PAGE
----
Jerk of All Trades
Bud Abbott and Lou Costello temporarily leave their usual Universal stamping grounds to star in the Huntington Hartford production Africa Screams. Costello plays the colorfully inept Stanley Livingstone, a meek book salesman who poses as a big-game hunter at the behest of his shifty pal Buzz Johnson (Abbott). It's all part of a scheme to extract some money from adventuress Diana Emerson (Hillary Brooke), who intends to search for a lost diamond mine in the heart of Africa. It seems that Stanley has committed to memory a long out-of-print book which contained a map to the mine. Despite his mortal fear of wild animals, Stanley accompanies Buzz, Diana, and Diana's henchmen on the African expedition. The subsequent comic complications involve a legendary giant gorilla, a cannibal tribe, and a friendly orangutan who falls in love with Stanley. Animal trainer Clyde Beatty and big-game tracker Frank Buck make cameo appearances while character comics Shemp Howard and Joe Besser provide laughs as, respectively, a nearsighted gunman and a sissified flunky. Also on hand are boxer brothers Max Baer and Buddy Baer, who engage in an amusingly unconvincing display of fisticuffs. But the film belongs to Abbott & Costello, who are in fine form. ~ Hal Erickson, Rovi
Jack and the Beanstalk
In 1952, the comedy team of Abbott and Costello entered into a joint agreement with producer Alex Gottlieb and Warner Brothers, whereby two color musical comedies would be produced: Bud Abbott would serve as producer--owner of one of the films, while Lou Costello would do same for the other. Costello's contribution to this agreement was Jack and the Beanstalk, a kiddie-matinee adaptation of the famed fairy tale. Constructed along the lines of The Wizard of Oz, the film begins in black and white. Jack (Costello) is a professional baby-sitter, while Dink (Abbott) is Jack's "agent." After a run-in with a gargantuan cop (Buddy Baer) and a statuesque waitress (Dorothy Ford), Jack and Dink show up at the home of Eloise Larkin (Shaye Cogan), there to look after Eloise's troublesome nephew Donald (David Stollery) while the girl and her boyfriend Arthur Royal (James Alexander) rehearse at their community theatre. While reading the story of Jack and the Beanstalk to the bratty Donald, Jack falls asleep, and begins dreaming himself, and his cohorts, into the story as the impoverished boy sent out to sell the family cow. While en route to town with his cow, he encounters a shady butcher (Abbott) who bilks him out of his broken-down bovine for the price of a few 'magic' beans. In keeping with the traditional tale, Jack plants the beans and from them a magnificent vine grows and reaches into the clouds. Along with the butcher, Jack climbs into a fantastic world inhabited by a terrifying giant (Baer) and other magical creatures, including a gold egg-laying hen, a singing harp, and a distressed prince and princess. ~ Hal Erickson, Rovi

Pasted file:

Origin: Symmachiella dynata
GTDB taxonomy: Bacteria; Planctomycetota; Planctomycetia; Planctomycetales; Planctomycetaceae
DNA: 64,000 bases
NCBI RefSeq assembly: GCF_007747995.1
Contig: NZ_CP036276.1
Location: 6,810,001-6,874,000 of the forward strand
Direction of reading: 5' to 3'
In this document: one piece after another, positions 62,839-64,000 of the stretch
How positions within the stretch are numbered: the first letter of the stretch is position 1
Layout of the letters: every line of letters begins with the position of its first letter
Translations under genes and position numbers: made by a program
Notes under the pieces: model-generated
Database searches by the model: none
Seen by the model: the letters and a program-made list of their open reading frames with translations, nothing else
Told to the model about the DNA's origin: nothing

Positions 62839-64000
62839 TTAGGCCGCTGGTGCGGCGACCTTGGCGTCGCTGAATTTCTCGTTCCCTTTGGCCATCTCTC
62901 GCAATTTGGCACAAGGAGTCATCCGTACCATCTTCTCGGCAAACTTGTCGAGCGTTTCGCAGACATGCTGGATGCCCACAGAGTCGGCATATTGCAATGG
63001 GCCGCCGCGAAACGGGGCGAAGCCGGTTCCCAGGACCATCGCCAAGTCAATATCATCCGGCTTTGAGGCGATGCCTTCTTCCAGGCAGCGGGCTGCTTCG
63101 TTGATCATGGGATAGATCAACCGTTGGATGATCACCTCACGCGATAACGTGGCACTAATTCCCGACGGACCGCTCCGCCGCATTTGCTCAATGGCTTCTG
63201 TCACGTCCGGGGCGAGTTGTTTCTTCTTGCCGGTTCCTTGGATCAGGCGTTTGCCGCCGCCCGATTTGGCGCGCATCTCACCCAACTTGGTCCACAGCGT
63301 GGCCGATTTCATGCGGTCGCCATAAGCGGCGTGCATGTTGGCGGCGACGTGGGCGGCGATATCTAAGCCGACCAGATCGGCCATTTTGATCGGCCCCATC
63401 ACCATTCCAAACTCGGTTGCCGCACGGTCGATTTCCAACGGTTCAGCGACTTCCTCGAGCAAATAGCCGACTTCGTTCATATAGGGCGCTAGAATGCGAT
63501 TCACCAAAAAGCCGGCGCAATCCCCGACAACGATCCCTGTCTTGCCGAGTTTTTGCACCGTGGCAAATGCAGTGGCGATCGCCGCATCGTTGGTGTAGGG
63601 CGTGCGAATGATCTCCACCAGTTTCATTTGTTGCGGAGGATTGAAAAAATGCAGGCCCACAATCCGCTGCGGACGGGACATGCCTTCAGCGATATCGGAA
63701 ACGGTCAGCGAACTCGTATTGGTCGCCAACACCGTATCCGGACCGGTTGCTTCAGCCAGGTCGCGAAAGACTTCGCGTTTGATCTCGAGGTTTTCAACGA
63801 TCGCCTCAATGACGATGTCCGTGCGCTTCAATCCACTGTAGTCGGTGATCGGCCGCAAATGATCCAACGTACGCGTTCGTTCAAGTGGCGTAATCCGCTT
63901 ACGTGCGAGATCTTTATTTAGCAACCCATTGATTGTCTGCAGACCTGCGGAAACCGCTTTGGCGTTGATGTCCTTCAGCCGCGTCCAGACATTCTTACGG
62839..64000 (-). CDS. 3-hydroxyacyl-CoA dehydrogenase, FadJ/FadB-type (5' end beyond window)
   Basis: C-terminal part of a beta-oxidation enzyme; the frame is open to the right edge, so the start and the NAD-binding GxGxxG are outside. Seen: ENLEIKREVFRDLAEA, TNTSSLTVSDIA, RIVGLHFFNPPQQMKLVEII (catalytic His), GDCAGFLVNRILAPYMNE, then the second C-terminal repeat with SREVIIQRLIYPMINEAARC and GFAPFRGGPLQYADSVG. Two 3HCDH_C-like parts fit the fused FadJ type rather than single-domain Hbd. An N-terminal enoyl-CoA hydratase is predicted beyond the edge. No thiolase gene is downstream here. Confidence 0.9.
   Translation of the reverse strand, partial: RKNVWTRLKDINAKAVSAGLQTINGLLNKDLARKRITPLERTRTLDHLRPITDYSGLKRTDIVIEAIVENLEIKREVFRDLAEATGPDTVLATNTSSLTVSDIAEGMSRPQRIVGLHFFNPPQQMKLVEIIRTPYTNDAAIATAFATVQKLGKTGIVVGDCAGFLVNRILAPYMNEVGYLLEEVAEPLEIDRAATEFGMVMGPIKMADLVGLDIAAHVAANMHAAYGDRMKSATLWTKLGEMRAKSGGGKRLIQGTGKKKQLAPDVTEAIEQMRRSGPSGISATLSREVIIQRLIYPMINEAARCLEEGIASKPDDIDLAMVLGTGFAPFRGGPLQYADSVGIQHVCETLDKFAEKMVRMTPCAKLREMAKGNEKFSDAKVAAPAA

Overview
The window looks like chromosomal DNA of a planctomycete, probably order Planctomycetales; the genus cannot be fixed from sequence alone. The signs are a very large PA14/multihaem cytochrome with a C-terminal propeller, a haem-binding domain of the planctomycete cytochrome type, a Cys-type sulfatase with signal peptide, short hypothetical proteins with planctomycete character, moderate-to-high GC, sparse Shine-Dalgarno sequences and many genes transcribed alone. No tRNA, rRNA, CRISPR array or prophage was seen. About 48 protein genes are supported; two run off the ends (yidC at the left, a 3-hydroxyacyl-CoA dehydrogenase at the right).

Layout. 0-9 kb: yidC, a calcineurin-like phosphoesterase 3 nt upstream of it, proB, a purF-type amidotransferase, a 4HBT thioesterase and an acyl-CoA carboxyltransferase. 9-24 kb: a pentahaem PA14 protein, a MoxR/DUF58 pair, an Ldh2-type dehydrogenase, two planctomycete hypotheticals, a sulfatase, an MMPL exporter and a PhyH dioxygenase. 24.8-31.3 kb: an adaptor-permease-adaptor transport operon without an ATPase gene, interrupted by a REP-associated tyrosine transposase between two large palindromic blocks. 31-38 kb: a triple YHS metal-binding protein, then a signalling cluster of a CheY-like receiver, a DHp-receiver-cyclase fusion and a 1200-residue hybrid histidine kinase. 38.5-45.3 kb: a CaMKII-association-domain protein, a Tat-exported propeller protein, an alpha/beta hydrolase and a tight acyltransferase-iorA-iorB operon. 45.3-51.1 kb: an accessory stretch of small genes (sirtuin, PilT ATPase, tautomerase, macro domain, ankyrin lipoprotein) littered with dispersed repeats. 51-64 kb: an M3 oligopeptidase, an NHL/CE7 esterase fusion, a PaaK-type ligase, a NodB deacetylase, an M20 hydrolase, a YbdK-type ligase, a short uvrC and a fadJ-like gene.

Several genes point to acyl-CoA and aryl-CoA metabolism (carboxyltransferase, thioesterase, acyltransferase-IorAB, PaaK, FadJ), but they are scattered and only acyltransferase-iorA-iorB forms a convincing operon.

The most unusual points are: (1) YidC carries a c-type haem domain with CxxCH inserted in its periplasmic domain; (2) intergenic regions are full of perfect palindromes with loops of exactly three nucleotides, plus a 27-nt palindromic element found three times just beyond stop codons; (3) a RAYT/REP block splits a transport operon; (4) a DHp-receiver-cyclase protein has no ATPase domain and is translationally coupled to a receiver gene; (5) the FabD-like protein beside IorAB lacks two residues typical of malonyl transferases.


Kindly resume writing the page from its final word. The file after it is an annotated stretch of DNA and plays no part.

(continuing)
Disorder in the Court
Directed by Jack White (under his usual pseudonym of Preston Black), this two-reel courtroom caper is, by many, regarded as the best of the Three Stooges' early comedies. Moe, Larry, and Curly are witnesses in a murder trial involving a dancer (Suzanne Kaaren) from "The Black Bottom Cafe," the club where they work. Curly is called on the stand to explain "Who killed Kirk Robin?" and the rest is pandemonium. Court clerk James C. Morton's toupee is mistaken for a tarantula, a supposedly unloaded revolver kills Moe's boutonniere, the entire courtroom becomes the victim of an errand fire hose, and the real killer is proven to be the hoofer Buck Wing, who in the meantime has shuffled off to Buffalo. Moe and Curly's real-life parents are briefly spotted among the courtroom spectators. ~ Hans J. Wollstein, Rovi